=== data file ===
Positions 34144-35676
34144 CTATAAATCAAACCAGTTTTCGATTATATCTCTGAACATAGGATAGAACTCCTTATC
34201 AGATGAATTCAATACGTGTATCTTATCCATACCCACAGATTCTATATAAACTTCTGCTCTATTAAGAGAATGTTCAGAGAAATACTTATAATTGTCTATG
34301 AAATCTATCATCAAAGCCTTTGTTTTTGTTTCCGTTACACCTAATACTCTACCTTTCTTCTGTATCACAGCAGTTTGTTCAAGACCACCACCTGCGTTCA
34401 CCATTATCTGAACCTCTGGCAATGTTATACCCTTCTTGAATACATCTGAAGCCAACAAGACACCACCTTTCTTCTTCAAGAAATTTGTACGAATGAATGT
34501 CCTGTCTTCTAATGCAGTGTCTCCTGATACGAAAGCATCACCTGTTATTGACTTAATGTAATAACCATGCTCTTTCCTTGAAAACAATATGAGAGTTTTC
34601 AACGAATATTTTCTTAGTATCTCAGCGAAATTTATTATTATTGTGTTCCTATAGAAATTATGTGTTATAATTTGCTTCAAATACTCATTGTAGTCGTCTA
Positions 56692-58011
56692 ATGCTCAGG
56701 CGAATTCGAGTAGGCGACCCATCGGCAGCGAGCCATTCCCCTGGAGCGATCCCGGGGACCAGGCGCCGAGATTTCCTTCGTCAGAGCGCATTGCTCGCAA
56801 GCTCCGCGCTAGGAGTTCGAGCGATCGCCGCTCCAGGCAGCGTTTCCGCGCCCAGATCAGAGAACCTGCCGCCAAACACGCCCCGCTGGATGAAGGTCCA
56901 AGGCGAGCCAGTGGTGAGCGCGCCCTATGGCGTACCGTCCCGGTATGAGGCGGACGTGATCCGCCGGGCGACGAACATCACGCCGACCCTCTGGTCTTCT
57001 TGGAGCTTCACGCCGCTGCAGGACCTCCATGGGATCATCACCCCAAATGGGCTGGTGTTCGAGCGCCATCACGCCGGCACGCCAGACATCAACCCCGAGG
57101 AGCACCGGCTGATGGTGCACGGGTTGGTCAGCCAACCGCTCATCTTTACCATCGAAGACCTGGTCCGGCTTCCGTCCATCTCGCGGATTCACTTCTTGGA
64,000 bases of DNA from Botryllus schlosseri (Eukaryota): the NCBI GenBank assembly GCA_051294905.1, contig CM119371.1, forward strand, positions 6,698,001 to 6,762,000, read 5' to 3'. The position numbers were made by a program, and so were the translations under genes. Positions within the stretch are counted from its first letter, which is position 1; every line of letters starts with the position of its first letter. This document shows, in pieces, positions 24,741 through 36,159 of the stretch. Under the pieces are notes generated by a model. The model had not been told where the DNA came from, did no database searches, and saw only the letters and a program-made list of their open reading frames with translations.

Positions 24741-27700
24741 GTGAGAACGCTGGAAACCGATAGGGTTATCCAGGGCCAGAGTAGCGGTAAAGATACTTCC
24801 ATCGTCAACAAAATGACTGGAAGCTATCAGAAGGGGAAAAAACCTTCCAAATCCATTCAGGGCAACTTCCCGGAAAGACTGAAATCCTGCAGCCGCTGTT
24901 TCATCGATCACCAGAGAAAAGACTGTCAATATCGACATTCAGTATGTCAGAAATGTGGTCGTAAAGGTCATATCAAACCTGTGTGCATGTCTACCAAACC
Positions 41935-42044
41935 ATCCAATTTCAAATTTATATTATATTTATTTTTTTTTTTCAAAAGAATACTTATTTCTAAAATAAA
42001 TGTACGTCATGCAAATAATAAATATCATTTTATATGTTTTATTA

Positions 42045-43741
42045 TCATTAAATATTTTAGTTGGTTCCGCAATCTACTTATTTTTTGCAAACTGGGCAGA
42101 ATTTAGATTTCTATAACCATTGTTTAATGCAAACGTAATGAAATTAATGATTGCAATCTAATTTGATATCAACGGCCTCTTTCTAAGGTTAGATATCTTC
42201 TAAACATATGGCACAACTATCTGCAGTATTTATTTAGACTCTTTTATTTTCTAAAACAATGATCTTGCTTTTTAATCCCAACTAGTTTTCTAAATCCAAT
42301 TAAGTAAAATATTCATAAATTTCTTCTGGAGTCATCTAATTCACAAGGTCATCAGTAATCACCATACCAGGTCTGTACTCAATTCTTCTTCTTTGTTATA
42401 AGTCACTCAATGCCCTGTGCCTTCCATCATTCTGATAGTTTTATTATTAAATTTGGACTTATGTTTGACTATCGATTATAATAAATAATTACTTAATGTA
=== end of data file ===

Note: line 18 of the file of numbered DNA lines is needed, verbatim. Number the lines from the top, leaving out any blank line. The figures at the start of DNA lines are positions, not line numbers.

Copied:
24801 ATCGTCAACAAAATGACTGGAAGCTATCAGAAGGGGAAAAAACCTTCCAAATCCATTCAGGGCAACTTCCCGGAAAGACTGAAATCCTGCAGCCGCTGTT